A California man was charged with extortion after he allegedly threatened to send millions of emails and social networking messages that maligned a large life insurance company unless he was paid almost $200,000.
Anthony Digati, 52, of Chino, California, was arrested and charged with a single felony count of extortion through interstate communications, according to federal prosecutors in Manhattan. In a series of emails and web postings, he allegedly warned employees, executives and a board member of the insurance company their reputation would be ruined if his demand for $198,303.88 wasn't met.
"I am going to drag your company name and reputation, through the muddiest waters imaginable," Digati, a former registered agent and manager at the company, wrote in an online tirade. "This will cost you millions in lost revenues, trust and credibility not to mention the advertising you will be buying to counter mine. Sad thing is it's almost free for me."
The allegations, contained in court documents unsealed Monday, offer a glimpse into the capabilities of modern-day blackmailers, who with a few keystrokes can send missives to millions of people. Over the past decade, cyber extortion has become more and more common, as criminals threaten to attack websites and malign the images of companies or individuals unless ransoms are paid.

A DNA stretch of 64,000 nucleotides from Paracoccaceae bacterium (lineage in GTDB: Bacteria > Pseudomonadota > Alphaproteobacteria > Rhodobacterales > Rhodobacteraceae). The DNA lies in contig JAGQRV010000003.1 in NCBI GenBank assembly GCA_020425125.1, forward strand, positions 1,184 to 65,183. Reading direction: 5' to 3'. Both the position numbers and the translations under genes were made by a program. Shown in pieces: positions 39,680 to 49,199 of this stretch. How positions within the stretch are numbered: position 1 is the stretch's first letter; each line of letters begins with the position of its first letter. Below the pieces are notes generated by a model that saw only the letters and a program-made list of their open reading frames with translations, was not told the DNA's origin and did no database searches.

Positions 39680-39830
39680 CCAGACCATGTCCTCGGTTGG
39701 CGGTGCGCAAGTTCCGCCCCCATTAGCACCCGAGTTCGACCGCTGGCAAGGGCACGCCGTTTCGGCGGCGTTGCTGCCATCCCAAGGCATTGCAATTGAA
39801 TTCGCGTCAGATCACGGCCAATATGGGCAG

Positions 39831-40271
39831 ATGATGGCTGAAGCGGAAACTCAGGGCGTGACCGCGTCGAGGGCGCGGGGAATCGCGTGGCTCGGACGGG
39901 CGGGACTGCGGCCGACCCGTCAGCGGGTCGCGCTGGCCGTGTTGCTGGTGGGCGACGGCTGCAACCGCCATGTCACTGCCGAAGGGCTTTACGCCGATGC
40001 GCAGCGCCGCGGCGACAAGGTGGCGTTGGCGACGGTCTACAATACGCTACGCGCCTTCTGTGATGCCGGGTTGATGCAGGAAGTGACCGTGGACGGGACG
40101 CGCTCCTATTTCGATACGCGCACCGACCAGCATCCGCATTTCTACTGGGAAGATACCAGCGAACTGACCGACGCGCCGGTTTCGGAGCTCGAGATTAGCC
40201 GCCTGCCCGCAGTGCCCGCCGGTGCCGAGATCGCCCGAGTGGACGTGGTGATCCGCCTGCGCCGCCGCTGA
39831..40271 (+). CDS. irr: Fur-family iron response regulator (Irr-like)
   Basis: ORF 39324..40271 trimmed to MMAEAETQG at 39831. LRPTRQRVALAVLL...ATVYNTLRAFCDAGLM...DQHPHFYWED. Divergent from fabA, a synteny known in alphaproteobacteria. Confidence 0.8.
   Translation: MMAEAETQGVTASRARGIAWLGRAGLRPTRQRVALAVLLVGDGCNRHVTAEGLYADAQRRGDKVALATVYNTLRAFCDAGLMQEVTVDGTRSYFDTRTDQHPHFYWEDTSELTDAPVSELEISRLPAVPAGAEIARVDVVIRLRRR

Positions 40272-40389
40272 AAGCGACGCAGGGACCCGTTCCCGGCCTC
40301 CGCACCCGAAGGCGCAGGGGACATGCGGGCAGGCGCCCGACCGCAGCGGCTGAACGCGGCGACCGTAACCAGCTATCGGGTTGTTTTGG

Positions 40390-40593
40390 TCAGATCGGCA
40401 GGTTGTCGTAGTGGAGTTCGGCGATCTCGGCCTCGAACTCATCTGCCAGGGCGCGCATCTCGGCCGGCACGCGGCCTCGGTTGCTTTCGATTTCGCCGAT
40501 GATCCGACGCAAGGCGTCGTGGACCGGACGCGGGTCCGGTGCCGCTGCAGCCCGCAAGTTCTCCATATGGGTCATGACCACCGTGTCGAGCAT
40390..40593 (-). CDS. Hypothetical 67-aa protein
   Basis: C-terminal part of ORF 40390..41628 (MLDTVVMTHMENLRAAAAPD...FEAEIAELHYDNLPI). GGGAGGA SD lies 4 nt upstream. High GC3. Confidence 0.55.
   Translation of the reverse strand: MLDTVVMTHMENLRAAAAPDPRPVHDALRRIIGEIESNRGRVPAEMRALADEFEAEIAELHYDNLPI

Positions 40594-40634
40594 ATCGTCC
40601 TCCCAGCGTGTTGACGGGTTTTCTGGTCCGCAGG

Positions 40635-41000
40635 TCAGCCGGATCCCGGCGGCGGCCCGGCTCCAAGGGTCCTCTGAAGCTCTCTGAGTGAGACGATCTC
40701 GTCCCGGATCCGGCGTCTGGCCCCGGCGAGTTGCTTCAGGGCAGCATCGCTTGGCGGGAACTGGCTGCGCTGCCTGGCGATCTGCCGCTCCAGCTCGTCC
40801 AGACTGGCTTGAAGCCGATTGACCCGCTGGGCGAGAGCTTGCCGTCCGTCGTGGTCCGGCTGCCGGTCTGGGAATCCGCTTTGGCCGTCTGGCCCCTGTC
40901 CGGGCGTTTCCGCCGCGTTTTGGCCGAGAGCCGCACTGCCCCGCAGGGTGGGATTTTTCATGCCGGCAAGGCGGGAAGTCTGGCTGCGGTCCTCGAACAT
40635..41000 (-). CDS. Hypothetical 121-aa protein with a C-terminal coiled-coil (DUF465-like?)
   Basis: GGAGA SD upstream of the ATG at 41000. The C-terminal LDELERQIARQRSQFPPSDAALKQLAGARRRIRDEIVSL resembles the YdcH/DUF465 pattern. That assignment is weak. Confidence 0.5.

According to prosecutors, Digati threatened to spam more than 6 million people with links to a website that was highly critical of the various financial products offered by the insurance company. Digati also allegedly described himself as a "huge social networker" who would use his contacts to send more than 200,000 people messages "slamming your integrity and directing them to this website within days".
Prosecutors didn't name the targeted insurance company, but these Google cache contents suggest it was New York Life. Digati didn't return a phone call seeking comment for this article.
According to the criminal complaint, Digati was unhappy with the performance of the variable universal life insurance he had purchased from the company. His online missive said he had spent $49,575.97 in premiums and calculated his demand amount by multiplying that figure by four.
If convicted, Digati faces a maximum of two years in prison and a fine of $250,000 or twice the gross loss or gain derived from the offense.
"By the way," he added. "Yes, I am crazy. Yes, I am vindictive. Yes, I am extremely upset."
And to prove he wasn't joking, he allegedly included his personal phone number and email address. ®